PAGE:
This Week’s Wine Wisdom
Here is some wine history for the day.
– Australia developed wine in a box in the ‘70s. The wine inside of the box is stored in a bladder that is not exposed to air. This means that the wine may last up to a few weeks compared to a few days.
– There are about 400 species of oak, though only about 20 are used in making oak barrels. Of the trees that are used, only 5% is suitable for making high grade wine barrels. The average age of a French oak tree harvested for use in wine barrels is 170 years!
– After the fall of the Roman Empire, the Church was critical in the revitalization, production, and promotion of wine. Among chaotic daily life, wine was the good element, associated with holyness (body of christ) and comfort.
– In Bali, 10-year-old Hatten Winery lists not only the year of the vintage but the month – the grapes grow so fast in the tropical environment that they have 12 or more vintages each year.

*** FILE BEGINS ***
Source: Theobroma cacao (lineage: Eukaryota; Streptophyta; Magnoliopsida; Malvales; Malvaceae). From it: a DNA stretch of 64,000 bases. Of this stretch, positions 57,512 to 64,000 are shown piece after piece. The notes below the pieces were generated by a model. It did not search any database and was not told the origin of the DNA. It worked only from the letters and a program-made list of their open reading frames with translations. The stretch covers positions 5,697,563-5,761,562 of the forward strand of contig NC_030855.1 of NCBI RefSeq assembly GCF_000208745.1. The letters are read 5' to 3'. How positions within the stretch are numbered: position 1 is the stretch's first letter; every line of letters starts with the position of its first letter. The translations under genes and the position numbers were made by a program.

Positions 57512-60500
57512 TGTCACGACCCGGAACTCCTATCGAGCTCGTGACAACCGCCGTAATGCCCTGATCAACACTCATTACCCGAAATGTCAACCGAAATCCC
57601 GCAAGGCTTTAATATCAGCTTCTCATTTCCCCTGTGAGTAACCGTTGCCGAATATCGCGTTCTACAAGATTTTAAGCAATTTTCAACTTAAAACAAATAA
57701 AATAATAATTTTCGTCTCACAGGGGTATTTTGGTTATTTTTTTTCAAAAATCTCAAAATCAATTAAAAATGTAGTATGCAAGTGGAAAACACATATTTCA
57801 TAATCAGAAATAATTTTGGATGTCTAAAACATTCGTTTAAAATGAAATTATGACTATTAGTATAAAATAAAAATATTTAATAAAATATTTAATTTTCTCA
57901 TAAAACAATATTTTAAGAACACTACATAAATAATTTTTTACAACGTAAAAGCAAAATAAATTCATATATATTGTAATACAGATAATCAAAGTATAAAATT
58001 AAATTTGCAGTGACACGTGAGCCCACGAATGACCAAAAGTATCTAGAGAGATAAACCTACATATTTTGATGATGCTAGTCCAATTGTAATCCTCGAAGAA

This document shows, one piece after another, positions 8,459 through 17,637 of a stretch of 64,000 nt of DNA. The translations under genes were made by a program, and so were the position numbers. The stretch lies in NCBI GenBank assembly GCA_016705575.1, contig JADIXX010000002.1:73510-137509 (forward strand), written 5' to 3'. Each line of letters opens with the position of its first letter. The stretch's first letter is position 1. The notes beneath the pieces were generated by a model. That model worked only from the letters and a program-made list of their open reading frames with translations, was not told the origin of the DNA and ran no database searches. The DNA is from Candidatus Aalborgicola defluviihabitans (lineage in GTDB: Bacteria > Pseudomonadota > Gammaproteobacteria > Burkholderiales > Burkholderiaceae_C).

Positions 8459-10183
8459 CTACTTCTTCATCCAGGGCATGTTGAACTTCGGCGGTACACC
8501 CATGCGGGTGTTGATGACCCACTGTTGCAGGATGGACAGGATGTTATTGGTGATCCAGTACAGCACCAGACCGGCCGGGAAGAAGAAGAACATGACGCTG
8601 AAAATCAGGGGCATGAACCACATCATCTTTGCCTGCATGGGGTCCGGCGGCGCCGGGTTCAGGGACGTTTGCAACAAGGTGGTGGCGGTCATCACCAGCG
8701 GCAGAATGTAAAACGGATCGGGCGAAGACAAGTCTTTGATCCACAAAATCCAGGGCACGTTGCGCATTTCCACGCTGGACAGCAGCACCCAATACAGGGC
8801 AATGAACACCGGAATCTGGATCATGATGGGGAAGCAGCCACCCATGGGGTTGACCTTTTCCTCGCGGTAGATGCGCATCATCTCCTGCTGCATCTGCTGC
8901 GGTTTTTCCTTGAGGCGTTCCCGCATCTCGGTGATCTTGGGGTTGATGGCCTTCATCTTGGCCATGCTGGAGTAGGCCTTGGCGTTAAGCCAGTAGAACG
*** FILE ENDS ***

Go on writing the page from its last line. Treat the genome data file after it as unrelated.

– The word “toast,” meaning a wish of good health, started in ancient Rome, where a piece of toasted bread was dropped into wine
– The wreck of the TITANIC holds the oldest wine cellar in the world and despite the depth and wreckage, the bottles are still intact.
– Over 30 million gallons of wine were lost in the 1906 San Francisco Earthquake
– When Mount Vesuvius buried Pompeii in volcanic lava, it buried more than 200 wine bars with it.
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